Nomination deadline approaches: How each party stacks up for candidates
A voter is reflected in the glass frame of a poster while casting a ballot during early voting ahead of next week's general election in Atlanta, Tuesday, Nov. 1, 2016. (AP Photo/David Goldman)
OTTAWA - With less than 24 hours to go before the deadline to nominate a representative for each of Canada’s 338 electoral ridings, all but one party has reached the finish line.
As of Sunday, the People’s Party of Canada (PPC) had filled out 326 seats, according to spokesperson Johanne Mennie. She told CTVNews.ca that they’re "on track" to meet the Elections Canada deadline of 2 p.m. local time on Monday.
That deadline not only requires parties to have a fully nominated roster, but it also entails that all candidates have their registration papers filled out and submitted. Only after that point do those individuals nominated become "confirmed candidates," according to the Elections Canada website.
As of Sunday, only the Conservative party had registered all 338 members of their newly assembled lineup.
The Liberals have secured 338 candidates, but said they don’t have a count on how many are registered. The NDP did not respond to the inquiry at the time this story was published, and the Greens reported having 319 registered as of Sunday afternoon.
According to information obtained by CTVNews.ca on candidate diversity, the NDP rank the highest with regards to representation of women at 166, while the Greens trail behind at 156 and the Conservatives at 107. The NDP also exceed the other parties on the amount of racialized candidates nominated at 80. Meanwhile the Conservatives stand at 58 and the Greens at 17. The NDP have 27 First Nations candidates, while the Conservatives have seven and the Greens have six.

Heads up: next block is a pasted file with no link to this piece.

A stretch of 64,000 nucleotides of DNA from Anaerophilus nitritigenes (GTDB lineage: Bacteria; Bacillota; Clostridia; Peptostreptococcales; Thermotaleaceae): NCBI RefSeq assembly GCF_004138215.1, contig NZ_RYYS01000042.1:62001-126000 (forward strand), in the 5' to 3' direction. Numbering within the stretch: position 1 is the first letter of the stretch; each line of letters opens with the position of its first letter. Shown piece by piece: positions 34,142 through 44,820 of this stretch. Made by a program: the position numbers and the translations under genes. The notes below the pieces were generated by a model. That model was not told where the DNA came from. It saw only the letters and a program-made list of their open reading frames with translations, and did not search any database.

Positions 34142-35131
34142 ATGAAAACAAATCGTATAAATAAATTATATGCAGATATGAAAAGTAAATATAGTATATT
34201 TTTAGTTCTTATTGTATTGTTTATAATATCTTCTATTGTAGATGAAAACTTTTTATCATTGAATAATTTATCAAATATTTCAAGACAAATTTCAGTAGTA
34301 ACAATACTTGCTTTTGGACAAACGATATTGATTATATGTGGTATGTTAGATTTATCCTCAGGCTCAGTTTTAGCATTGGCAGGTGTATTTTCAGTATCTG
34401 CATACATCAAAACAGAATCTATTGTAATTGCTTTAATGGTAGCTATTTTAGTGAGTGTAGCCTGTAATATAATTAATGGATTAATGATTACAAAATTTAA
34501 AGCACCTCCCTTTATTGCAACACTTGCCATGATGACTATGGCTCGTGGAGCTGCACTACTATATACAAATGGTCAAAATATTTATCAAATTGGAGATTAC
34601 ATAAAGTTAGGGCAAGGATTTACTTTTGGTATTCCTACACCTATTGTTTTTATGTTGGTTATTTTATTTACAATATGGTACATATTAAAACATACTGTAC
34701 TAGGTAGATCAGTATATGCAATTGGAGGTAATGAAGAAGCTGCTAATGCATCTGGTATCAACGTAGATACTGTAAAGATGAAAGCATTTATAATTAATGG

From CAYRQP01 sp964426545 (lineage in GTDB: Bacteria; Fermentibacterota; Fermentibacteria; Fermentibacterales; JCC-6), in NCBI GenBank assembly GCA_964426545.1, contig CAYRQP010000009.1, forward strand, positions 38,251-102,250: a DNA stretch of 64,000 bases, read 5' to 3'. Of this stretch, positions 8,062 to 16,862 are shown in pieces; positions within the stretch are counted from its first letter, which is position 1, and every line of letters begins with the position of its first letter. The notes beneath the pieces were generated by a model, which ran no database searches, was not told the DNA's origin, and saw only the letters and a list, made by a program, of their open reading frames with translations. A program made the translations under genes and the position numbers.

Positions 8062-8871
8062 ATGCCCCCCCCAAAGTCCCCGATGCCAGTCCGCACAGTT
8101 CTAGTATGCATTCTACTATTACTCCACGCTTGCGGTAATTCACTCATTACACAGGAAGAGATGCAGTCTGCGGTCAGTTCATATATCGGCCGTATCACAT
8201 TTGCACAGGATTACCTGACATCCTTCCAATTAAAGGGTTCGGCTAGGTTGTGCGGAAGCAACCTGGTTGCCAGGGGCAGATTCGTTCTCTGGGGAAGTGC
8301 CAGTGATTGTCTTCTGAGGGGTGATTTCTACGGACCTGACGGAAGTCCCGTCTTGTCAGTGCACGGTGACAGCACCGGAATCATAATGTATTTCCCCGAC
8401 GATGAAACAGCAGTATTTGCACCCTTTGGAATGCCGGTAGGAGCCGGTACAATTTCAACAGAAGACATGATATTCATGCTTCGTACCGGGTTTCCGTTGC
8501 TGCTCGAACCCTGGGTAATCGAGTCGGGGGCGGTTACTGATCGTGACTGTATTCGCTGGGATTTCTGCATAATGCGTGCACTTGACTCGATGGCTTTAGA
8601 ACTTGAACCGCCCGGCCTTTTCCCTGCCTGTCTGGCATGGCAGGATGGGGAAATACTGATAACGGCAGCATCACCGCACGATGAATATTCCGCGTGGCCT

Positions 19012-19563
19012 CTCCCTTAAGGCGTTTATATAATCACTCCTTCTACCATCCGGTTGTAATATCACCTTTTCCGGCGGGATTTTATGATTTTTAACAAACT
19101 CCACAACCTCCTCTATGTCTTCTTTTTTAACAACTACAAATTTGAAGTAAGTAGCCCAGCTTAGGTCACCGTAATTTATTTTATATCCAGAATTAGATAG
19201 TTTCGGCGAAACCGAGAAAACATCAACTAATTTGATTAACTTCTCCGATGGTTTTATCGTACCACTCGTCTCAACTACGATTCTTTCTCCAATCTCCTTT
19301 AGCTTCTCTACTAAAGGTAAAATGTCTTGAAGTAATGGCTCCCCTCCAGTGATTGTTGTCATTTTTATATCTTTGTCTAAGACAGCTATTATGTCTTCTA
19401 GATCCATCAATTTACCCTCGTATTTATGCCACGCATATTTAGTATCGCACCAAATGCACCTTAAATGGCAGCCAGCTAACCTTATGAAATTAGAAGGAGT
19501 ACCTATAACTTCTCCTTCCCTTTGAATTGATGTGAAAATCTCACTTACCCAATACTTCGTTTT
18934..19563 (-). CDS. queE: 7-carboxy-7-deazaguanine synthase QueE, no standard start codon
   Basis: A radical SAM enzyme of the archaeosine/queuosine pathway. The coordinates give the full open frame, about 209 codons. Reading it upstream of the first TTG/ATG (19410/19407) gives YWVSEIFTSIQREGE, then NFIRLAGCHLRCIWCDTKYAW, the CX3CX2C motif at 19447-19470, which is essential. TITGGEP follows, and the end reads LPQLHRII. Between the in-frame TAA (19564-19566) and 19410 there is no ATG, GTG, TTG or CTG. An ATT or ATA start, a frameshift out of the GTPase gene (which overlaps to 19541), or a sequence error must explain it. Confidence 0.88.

The Liberals and the PPC are the only parties not to track specific demographic markers.
In a statement to CTVNews.ca, Guy Gallant, a spokesperson for the Liberals said, "Justin Trudeau and the Liberal Party of Canada believe that our country is stronger, and our government is more effective, when decision-makers reflect Canada’s diversity."
Gallant added that candidates come from a wide range of backgrounds which include "veterans, teachers, environmentalists, Indigenous leaders [and] LGBTQ2 advocates..."
Martin Masse, a spokesperson for the PPC said, "We don’t keep any information on our candidates' race, sex, sexual orientation, gender identification, religion, physical handicaps, or other such personal characteristics. They are all unique individuals, and have been chosen for they desire to defend our party’s principles and fight for a better Canada, not because they belong to specific groups."
Dr. Wendy Cukier, the founder and Academic Director of Ryerson University’s Diversity Institute, says across the board, parties have upped their game this election campaign by putting forward diverse candidates.
"There’s such a strong economic imperative as well as a social imperative. It makes sense to me that it’s becoming much more mainstream thinking that we have to make sure that Parliament represents the people that elect it," Cukier said.
The finalized list of candidates will be made available on the Elections Canada website on Oct. 3.